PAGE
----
Bill 11, Fair Registration Practices Act, was recently tabled in the Alberta Legislature. Given that there is currently a majority in power it is expected that this Bill will be passed into law relatively quickly and with few, if any changes.
If passed, the Fair Registration Practices Act (“Act”) could have significant impacts on professional regulatory organizations (“PROs”) in Alberta. The Minister of Labour and Immigration, Jason Copping, introduced the Bill. Minister Topping’s words to the Legislature indicate that the purpose of the Bill is to “remove unfair barriers while maintaining the high professional standards all Albertans have come to know and expect”. Its aim is to facilitate the admission of foreign trained professionals into Alberta PROs.
Part 1 – Fair Registration Practices Code
New General Duty
The Act would require that the process by which individuals are admitted into a PRO must be “transparent, objective, impartial and procedurally fair”. This likely is not a departure for PROs in Alberta but the presence of this language can impact how the Act as a whole is interpreted. Any time there is a duty at law, the party operating under the duty has obligations and therefore potential risk where such obligations are not met or are not met adequately.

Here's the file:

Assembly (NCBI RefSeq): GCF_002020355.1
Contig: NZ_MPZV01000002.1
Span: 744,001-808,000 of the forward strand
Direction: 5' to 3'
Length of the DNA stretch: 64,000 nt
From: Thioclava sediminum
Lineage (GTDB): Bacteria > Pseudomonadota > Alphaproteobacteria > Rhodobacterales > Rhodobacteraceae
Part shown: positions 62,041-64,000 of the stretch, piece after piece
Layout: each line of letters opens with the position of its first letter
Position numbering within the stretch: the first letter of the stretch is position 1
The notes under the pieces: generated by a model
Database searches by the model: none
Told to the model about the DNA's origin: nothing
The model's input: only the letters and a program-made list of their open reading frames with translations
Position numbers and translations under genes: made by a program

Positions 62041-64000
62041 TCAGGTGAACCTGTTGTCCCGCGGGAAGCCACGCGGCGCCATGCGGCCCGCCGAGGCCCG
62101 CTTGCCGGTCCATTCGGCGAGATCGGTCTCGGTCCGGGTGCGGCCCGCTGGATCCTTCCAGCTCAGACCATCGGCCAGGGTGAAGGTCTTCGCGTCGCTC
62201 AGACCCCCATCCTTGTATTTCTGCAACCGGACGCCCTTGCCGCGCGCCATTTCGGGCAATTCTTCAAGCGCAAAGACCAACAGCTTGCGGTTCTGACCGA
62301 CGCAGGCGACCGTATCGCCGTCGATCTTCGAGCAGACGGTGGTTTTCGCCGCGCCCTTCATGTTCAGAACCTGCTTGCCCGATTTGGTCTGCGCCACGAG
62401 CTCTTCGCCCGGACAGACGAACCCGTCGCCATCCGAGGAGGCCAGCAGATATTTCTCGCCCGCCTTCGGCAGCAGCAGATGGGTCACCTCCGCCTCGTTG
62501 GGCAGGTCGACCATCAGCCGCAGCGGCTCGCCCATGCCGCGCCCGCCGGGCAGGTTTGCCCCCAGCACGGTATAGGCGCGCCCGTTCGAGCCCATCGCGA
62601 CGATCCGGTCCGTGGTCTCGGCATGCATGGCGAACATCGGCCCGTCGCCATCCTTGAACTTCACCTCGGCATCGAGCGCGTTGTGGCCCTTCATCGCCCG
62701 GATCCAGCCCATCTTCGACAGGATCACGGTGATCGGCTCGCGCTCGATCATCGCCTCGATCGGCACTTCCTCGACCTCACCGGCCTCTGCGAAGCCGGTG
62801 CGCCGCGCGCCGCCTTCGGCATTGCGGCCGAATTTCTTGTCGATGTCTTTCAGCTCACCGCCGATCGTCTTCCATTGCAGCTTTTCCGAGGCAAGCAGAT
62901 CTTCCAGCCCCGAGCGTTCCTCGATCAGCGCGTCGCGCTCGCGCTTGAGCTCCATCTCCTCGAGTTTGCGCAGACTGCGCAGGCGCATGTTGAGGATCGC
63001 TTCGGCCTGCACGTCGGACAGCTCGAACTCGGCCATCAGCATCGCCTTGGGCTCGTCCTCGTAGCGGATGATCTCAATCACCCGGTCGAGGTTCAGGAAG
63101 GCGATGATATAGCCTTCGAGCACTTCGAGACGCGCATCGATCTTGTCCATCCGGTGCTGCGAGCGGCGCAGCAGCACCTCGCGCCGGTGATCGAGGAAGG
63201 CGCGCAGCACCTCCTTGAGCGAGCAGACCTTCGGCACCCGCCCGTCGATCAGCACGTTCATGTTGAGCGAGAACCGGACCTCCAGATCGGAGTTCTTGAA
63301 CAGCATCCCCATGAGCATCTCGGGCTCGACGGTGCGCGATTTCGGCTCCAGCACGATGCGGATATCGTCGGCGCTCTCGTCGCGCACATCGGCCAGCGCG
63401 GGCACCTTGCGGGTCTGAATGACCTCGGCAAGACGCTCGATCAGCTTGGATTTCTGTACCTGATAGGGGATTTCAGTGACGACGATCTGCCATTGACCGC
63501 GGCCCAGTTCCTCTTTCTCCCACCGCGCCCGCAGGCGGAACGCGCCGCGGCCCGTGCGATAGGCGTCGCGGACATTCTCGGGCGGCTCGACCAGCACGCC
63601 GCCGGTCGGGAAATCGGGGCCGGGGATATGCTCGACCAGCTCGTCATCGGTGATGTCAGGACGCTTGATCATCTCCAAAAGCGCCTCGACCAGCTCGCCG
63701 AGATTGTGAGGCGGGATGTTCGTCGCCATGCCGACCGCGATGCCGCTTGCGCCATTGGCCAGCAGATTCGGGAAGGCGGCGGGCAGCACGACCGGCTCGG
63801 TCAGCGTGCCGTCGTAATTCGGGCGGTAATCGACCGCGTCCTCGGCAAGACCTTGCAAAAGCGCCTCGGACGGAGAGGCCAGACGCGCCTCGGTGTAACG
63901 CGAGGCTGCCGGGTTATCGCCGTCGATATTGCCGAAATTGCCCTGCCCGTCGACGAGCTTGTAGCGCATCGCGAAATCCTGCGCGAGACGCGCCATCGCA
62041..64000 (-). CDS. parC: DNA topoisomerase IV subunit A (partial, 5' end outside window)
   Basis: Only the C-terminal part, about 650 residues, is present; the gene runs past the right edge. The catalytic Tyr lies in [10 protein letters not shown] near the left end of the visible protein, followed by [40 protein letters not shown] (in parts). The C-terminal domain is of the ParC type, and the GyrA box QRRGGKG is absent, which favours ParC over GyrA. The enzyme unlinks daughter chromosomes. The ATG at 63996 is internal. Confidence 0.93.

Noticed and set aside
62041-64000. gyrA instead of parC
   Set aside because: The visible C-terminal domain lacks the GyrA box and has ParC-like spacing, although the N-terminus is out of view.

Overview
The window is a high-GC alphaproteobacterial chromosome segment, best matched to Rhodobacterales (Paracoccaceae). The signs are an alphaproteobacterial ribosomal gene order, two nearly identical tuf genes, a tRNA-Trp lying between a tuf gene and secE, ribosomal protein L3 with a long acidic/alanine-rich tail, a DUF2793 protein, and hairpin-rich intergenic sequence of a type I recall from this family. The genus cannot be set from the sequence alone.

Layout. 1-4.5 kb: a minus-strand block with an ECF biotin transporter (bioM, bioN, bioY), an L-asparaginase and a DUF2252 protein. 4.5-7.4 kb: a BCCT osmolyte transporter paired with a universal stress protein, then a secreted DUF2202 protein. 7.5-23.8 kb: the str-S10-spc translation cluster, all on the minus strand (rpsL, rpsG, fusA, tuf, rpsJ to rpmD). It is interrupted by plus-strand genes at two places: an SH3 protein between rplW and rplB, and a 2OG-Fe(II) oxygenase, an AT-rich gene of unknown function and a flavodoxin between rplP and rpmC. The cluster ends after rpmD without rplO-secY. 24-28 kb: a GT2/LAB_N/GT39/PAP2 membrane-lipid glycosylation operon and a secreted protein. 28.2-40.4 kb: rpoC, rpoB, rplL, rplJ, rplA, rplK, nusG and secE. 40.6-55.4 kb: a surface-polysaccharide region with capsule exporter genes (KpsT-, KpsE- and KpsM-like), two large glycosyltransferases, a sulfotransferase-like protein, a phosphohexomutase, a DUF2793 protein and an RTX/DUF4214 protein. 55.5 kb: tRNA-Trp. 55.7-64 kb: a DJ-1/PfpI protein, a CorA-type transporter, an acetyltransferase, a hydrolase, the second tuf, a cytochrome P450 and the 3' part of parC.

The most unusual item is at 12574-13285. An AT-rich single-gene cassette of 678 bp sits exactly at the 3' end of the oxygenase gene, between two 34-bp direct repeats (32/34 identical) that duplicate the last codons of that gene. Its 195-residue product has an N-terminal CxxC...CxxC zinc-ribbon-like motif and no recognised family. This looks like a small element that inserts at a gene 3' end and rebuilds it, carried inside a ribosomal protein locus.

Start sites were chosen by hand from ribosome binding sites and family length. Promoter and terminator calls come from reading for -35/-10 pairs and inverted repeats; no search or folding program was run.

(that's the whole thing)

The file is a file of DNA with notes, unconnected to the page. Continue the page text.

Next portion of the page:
Further, procedural fairness relates to ensuring that the means by which a decision is made is a fair one. This section might be interpreted to require a positive obligation on the part of PROs to make applicants for registration aware of concerns which would lead to a decision not to register. An example of this might be that in the course of considering an application, if the person reviewing and making a determination about that application questioned the quality of a candidate’s relevant work experience, then it could be arguable that the reviewer has an obligation to address that with the potential candidate.
Duty to Provide Information
Under the Act, PROs would be obliged to provide clear information about registration practices and any review or appeal process. Information would have to be made available as to the length of time that a typical application for registration would take. The requirements for registration must be clearly laid out as well as any alternate ways that potential applicants might meet requirements (e.g. experience in lieu of education). The criteria by which all requirements are measured must also be made available. If supports are available to applicants through the PRO or more broadly, then information about those supports must be available. Finally, any fees associated with registration must be made clear.